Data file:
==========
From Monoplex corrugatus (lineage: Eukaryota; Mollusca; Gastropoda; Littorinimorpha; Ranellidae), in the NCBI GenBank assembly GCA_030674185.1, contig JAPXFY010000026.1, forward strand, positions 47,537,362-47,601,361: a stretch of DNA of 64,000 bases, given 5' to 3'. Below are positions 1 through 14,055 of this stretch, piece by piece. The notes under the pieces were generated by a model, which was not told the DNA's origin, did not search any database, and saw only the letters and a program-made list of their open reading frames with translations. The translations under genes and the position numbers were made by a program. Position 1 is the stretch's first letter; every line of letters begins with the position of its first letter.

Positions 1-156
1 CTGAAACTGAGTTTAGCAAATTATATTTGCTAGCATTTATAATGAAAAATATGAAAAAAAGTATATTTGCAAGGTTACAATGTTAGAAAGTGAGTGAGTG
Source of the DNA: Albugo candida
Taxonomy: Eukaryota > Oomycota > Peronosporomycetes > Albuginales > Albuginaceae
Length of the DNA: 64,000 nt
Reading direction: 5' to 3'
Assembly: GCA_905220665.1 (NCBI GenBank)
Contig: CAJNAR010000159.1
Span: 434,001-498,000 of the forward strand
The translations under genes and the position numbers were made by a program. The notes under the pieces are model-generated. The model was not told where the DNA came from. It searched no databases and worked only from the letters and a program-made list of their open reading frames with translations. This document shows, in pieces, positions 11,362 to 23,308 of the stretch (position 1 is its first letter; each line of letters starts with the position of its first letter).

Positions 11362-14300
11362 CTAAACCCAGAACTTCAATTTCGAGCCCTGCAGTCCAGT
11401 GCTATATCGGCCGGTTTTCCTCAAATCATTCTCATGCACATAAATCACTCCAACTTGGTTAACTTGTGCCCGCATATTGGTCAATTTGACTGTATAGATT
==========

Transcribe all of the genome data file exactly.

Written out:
From Monoplex corrugatus (lineage: Eukaryota; Mollusca; Gastropoda; Littorinimorpha; Ranellidae), in the NCBI GenBank assembly GCA_030674185.1, contig JAPXFY010000026.1, forward strand, positions 47,537,362-47,601,361: a stretch of DNA of 64,000 bases, given 5' to 3'. Below are positions 1 through 14,055 of this stretch, piece by piece. The notes under the pieces were generated by a model, which was not told the DNA's origin, did not search any database, and saw only the letters and a program-made list of their open reading frames with translations. The translations under genes and the position numbers were made by a program. Position 1 is the stretch's first letter; every line of letters begins with the position of its first letter.

Positions 1-156
1 CTGAAACTGAGTTTAGCAAATTATATTTGCTAGCATTTATAATGAAAAATATGAAAAAAAGTATATTTGCAAGGTTACAATGTTAGAAAGTGAGTGAGTG
Source of the DNA: Albugo candida
Taxonomy: Eukaryota > Oomycota > Peronosporomycetes > Albuginales > Albuginaceae
Length of the DNA: 64,000 nt
Reading direction: 5' to 3'
Assembly: GCA_905220665.1 (NCBI GenBank)
Contig: CAJNAR010000159.1
Span: 434,001-498,000 of the forward strand
The translations under genes and the position numbers were made by a program. The notes under the pieces are model-generated. The model was not told where the DNA came from. It searched no databases and worked only from the letters and a program-made list of their open reading frames with translations. This document shows, in pieces, positions 11,362 to 23,308 of the stretch (position 1 is its first letter; each line of letters starts with the position of its first letter).

Positions 11362-14300
11362 CTAAACCCAGAACTTCAATTTCGAGCCCTGCAGTCCAGT
11401 GCTATATCGGCCGGTTTTCCTCAAATCATTCTCATGCACATAAATCACTCCAACTTGGTTAACTTGTGCCCGCATATTGGTCAATTTGACTGTATAGATT